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Court of Appeals of Ohio,Second District, Champaign County.

The STATE of Ohio, Appellee, v. KITCHEN, Appellant.

No. 97-CA-20.

Decided: June 12, 1998

G.S. Weithman, Urbana, for appellee. Brad C. Singer, Urbana, for appellant.

Phillip E. Kitchen appeals from a judgment of the Champaign County Municipal Court convicting him of contempt.   Kitchen argues that the court's action holding him in contempt was an abuse of discretion and that his conviction was against the manifest weight of the evidence.   We conclude, however, that the court acted within its discretion when it found Kitchen in contempt and that its findings were supported by the weight of evidence.   Accordingly, we affirm.


The facts of this case are as follows.   Phillip E. Kitchen was charged with two counts of domestic violence in violation of R.C. 2919.25, one count of disorderly conduct in violation of R.C. 2917.11, and one count of criminal trespassing in violation of R.C. 2911.21.   The charges arose from an incident in which Kitchen appeared at the house of his ex-wife and tried to get his children to accompany him to a funeral.   At his arraignment, the trial court found Kitchen indigent and appointed an attorney to represent him.   The court scheduled a jury trial for July 11, 1997.   By that date, the state had dropped the two charges of domestic violence against Kitchen.

On the day of his trial, Kitchen fired his court-appointed attorney after a disagreement regarding trial strategy.   The particular cause of the disagreement involved Kitchen's demand that his attorney subpoena a dozen witnesses that his attorney had chosen not to pursue.   Also, Kitchen wanted his attorney to file a  motion for the trial judge to recuse herself, and the attorney refused.   Kitchen's argument with his attorney occurred just outside the courtroom within the hearing of some of the veniremen.   As a consequence of firing his attorney, Kitchen represented himself during voir dire and during the trial itself.   After voir dire was completed, Kitchen asked the court for a continuance in order to subpoena more witnesses.   The trial court denied the motion.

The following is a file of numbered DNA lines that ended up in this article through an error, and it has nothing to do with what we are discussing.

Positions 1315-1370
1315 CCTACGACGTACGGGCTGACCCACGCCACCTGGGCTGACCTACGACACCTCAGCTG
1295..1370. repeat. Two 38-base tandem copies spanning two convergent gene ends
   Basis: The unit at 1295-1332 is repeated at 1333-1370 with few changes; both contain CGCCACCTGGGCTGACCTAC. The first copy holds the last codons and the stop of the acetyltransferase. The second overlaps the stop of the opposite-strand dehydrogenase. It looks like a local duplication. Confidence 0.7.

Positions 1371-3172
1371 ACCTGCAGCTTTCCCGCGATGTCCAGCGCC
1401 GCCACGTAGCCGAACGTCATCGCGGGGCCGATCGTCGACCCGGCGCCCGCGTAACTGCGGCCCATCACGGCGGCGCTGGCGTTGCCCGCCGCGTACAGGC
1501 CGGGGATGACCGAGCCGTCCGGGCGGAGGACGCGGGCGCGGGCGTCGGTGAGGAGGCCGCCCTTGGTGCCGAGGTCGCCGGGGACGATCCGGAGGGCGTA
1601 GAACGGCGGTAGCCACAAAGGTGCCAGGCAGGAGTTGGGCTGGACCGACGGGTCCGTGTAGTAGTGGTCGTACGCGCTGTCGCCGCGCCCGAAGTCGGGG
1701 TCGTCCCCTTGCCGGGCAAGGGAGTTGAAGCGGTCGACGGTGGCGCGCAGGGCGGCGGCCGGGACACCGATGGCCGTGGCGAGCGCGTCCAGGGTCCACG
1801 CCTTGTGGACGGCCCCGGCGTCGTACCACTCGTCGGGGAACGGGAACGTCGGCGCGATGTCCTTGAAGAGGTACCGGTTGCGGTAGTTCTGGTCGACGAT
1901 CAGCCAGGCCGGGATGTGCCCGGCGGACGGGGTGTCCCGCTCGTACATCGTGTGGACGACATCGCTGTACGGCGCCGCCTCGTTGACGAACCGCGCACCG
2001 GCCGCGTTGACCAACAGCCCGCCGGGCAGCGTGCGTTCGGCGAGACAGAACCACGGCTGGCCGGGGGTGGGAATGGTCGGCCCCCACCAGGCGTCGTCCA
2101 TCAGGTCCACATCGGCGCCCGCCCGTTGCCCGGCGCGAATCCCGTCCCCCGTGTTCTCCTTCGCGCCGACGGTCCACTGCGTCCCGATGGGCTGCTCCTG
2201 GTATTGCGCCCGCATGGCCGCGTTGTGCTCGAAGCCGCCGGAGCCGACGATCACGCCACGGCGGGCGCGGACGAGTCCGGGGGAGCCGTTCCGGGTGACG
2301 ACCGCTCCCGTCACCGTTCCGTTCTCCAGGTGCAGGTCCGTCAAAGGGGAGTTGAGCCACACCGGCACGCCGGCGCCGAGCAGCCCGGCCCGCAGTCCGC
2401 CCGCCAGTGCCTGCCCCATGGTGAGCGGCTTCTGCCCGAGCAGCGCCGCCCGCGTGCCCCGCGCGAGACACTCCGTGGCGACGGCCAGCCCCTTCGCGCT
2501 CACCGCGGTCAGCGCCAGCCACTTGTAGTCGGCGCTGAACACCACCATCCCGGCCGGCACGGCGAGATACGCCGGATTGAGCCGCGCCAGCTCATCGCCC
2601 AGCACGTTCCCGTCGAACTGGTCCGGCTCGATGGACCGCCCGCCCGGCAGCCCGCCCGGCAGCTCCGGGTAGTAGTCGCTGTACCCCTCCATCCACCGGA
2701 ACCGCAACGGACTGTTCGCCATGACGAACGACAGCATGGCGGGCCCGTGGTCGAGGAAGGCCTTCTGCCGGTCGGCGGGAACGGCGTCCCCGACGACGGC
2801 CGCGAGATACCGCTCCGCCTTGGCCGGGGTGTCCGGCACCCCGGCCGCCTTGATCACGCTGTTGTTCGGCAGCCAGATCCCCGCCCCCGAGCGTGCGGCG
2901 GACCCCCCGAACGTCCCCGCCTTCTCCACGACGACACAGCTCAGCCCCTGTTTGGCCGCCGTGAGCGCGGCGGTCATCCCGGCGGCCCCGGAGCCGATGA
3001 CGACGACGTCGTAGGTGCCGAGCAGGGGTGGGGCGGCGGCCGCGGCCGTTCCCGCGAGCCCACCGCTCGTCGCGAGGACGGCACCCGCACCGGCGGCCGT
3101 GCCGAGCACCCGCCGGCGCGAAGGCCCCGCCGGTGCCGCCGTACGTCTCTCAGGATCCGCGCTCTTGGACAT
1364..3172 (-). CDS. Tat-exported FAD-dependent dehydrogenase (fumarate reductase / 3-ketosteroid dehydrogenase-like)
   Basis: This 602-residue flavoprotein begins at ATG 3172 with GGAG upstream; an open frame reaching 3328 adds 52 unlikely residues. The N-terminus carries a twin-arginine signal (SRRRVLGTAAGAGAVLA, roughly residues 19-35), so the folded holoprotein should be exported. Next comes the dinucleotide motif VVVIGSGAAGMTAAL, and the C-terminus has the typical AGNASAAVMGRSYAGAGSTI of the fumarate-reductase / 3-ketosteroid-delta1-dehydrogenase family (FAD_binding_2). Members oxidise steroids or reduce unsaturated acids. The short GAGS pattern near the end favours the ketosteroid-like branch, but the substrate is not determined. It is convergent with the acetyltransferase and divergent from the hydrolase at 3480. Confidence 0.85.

During Kitchen's opening statement, the trial court declared a mistrial upon the prosecution's motion.   The court then found Kitchen guilty of contempt of court and sentenced him to thirty days in jail, with twenty-three days suspended, and a fine of $20.

On July 23, 1997, Kitchen appeared before the trial court and pleaded no contest to one count of disorderly conduct.   The trial court found him guilty and sentenced him to thirty days in jail.   His sentence was suspended on the condition that he not conduct himself in a similar fashion for two years and that he obtain written permission before visiting his children.

Kitchen now appeals from his conviction for contempt.


Kitchen raises two assignments of error on appeal, both relating to the propriety of the trial court's finding of contempt.   The assignments of error are as follows:

“I. The trial court's conviction of defendant-appellant for contempt of court was against the weight of the evidence.

“II. The trial court's conviction of defendant-appellant for contempt of court was an abuse of discretion.”

The court's contempt finding followed a number of attempts by the court to force Kitchen to refrain from making remarks that might prejudice the jury in his favor.   The following excerpts from the trial transcript represent these various attempts.   The first occurred during voir dire:

“MR. KITCHEN:  And can they [the veniremen] be excused for certain reasons or someone that I can excuse?   I'm just a layman, I don't understand the law.   I'm forced to defend myself.

“[Prosecutor]:  Your Honor, that we're going to ask that that be stricken, the fact that he is forced to represent himself.

“THE COURT:  The Court is going to strike it.   We'll take a brief recess if the jury-if the bailiff would lead the jurors out.   We'll take about a five minute recess.

 “Mr. Kitchen, you're not forced to represent yourself.   And those kinds of comments are going to stop in the presence of the jury.  * * *”

The next incident occurred at the beginning of Kitchen's opening statement.

“THE COURT:  Mr. Kitchen.   Opening?

“Mr. KITCHEN:  First, Your Honor, I would like to ask the court to grant me some leniency since I don't know how to practice law.   I've been in a-